Can We Can Improve the Learning of Mathematics?
There is, I think, sufficient data to indicate that, for both students and teachers, mathematics is the least popular subject in elementary schools, and this has been true since before I entered mathematics education over 40 years ago.
After a life time spent in mathematics education I have come to the conclusion that, despite the improvements in our understanding of how children learn, and new methods of teaching mathematics, students still leave school with a low level of numeracy. To be clear, numeracy is the ability to reason with numbers and other mathematical concepts, and includes number sense, operation sense, computation, measurement, geometry, probability and statistics. Numeracy also requires that students have an intuitive or emotional feel for mathematics that gives them confidence in predicting or calculating answers.
Many people would argue that there is no emotional aspect to mathematics, just obey the rules, get the right answer and move on. However most adults have a strong emotional response to anything related to school mathematics; unfortunately these responses are usually negative!
Intellectually students can deal with everyday calculations (after all, they are rarely without a calculator), but many lack the emotional understanding that gives confidence in predicting and calculating answers.
The problem does not lie directly with the teachers but more with the way we recruit and train potential teachers. We have a self perpetuating cycle; students don’t enjoy mathematics in school, graduate and go to university where they tend to avoid mathematics courses. They enroll in teacher education programs where they may or may not take a course on how to teach mathematics. Even if they do take a course on teaching methods for mathematics it lacks value if the participants have serious gaps in their knowledge and understanding of mathematical concepts. It is like a course on how to coach basketball if you have no knowledge of the game and the skills involved.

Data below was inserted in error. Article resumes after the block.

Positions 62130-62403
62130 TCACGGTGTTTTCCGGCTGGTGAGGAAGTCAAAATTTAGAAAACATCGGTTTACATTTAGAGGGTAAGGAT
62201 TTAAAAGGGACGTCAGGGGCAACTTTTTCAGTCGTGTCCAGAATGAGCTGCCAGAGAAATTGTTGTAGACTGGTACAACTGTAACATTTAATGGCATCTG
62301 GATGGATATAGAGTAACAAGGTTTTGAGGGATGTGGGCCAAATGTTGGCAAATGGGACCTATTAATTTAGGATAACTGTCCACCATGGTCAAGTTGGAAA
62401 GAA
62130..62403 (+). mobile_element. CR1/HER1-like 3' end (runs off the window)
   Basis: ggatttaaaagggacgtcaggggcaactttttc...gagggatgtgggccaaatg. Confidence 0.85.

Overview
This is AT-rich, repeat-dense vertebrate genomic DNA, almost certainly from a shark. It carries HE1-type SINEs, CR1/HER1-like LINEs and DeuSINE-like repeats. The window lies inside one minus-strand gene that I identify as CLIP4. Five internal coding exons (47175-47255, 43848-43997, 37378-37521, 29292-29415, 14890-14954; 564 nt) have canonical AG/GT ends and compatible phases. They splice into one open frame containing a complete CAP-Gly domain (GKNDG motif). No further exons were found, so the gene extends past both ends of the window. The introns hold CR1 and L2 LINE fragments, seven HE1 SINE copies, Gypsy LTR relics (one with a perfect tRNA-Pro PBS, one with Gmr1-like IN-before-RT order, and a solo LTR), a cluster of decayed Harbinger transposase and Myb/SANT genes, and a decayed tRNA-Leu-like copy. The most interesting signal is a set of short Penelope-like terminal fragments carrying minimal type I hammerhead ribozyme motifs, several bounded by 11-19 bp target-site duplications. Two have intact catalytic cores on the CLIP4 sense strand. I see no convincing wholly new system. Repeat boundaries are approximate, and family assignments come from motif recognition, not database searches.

The student, totally unprepared to teach mathematics, now enters the teaching profession and the cycle continues.
The dilemma facing educational leaders, politicians, and society in general is figuring where and how to break the cycle.
One possible solution, which could address the problem fairly quickly, would be to have a series of courses addressing both mathematical understanding, and teaching methods for specific topics or strands of the curriculum. On successful completion of each course participants would be given a certificate to say they had been trained in that topic and were qualified to teach that topic. Over time teachers would become fully qualified to teach mathematics.
This, like most solutions to problems in education, would require financial commitment by governments, education authorities, faculties of education, and a time commitment from teachers.
At the same time the mathematics requirements for entry to teacher education programs could be made more stringent to ensure that students entering these programs will have greater mathematical understanding thus ensuring that methods courses in mathematics will be more relevant and useful.
Until we improve the entrance requirements and the qualifications of potential mathematics teachers, mathematics will be poorly taught, too many students will not achieve the numeracy skills necessary to function in today’s society, and the work done by teachers will not be given the respect it deserves.